Polling booths have opened in the UK for US expats wishing to vote for a Democratic presidential candidate.
Democrats Abroad is treated as a state and will send a similar quantity of delegates to the Democrat National Convention as Wyoming and Alaska.
Republican voters can only participate via individual absentee ballots.
Twelve US states cast votes for candidates from either the Republican or Democratic parties on Super Tuesday.
The contest is seen as a make or break moment for presidential hopefuls.
The so-called Global Presidential Primary – during which US expats can vote for their Democratic hopeful – opened to electronic and postal voting in January, but Tuesday sees the start of voting at polling stations.
The five UK voting centres – along with another 116 worldwide – will be open until 8 March.
The Democratic candidate needs to obtain 2,383 delegates to win the nomination – and 21 will come from Democrats Abroad.
Larry Sanders, the brother of Democrat candidate Bernie Sanders, will cast his vote at the Rothermere American Institute at the University of Oxford.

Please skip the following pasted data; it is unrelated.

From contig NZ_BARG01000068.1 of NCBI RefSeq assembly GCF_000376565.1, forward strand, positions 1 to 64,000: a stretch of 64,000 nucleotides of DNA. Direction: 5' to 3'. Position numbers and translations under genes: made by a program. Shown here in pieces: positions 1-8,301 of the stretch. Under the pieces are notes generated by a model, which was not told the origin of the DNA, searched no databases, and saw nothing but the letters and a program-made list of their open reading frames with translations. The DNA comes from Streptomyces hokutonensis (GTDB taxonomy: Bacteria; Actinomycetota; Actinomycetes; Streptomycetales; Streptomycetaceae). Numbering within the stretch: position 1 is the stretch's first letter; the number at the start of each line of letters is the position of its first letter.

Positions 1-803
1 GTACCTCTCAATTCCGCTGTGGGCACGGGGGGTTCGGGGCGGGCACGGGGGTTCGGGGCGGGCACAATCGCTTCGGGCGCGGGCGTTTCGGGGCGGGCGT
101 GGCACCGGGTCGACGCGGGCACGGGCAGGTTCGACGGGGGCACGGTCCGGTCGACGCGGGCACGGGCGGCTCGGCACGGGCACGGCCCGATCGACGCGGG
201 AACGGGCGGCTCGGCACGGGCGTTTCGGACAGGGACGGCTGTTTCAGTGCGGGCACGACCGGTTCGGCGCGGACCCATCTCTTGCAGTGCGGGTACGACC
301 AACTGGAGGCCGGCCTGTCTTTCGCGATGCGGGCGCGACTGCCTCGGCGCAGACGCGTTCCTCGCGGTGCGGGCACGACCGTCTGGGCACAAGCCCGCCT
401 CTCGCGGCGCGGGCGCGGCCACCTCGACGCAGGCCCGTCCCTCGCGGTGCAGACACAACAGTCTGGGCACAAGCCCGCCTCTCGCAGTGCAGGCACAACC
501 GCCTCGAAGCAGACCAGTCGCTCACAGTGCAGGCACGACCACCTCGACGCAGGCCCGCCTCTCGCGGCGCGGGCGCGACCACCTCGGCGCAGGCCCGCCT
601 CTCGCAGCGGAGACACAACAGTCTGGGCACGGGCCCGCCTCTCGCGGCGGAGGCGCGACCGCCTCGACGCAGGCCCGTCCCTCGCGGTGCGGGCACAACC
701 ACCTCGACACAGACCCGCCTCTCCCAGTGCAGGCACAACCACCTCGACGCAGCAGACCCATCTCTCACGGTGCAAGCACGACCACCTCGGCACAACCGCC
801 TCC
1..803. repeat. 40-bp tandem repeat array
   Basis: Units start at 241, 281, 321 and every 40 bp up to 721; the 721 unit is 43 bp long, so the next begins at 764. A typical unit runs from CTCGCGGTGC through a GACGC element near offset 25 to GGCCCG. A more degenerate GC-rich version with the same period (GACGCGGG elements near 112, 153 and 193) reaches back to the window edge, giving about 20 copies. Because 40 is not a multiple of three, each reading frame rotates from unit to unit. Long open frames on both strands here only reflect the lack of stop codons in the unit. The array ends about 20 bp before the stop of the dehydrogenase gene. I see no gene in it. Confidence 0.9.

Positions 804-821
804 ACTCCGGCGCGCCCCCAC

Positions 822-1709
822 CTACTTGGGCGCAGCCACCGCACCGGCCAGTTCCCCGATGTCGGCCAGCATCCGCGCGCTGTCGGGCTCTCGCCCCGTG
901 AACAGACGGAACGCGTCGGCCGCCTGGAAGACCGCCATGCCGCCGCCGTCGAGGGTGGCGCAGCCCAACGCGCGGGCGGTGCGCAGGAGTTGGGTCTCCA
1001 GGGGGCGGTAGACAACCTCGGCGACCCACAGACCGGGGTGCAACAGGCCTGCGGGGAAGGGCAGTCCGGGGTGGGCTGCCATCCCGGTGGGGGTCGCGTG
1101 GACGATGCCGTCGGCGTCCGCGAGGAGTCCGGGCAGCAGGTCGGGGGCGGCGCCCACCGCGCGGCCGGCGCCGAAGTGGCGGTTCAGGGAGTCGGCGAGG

Prof Jay Sexton, director of the institute, said Democrats Abroad was “very well organised and decently funded” and could play a significant part in choosing the party’s candidate.
“I know Republicans Overseas are seeking to organise something similar in the future” he added.
Prof Sexton continued: “[And] it’s not just the primaries where these American expats should be taken seriously. Overseas voting was critical to putting George W Bush into the White House in 2000, and if things are tight, could be just as important in the 2016 election too.”
Some expat voters in the UK also used social media to encourage participation.
There are an estimated 8.6m US citizens living abroad, and according to the 2011 census, more than 170,000 are in England.
Last week, the Democratic National Committee chairman, Governor Howard Dean, visited London to raise funds and mobilise the expat vote.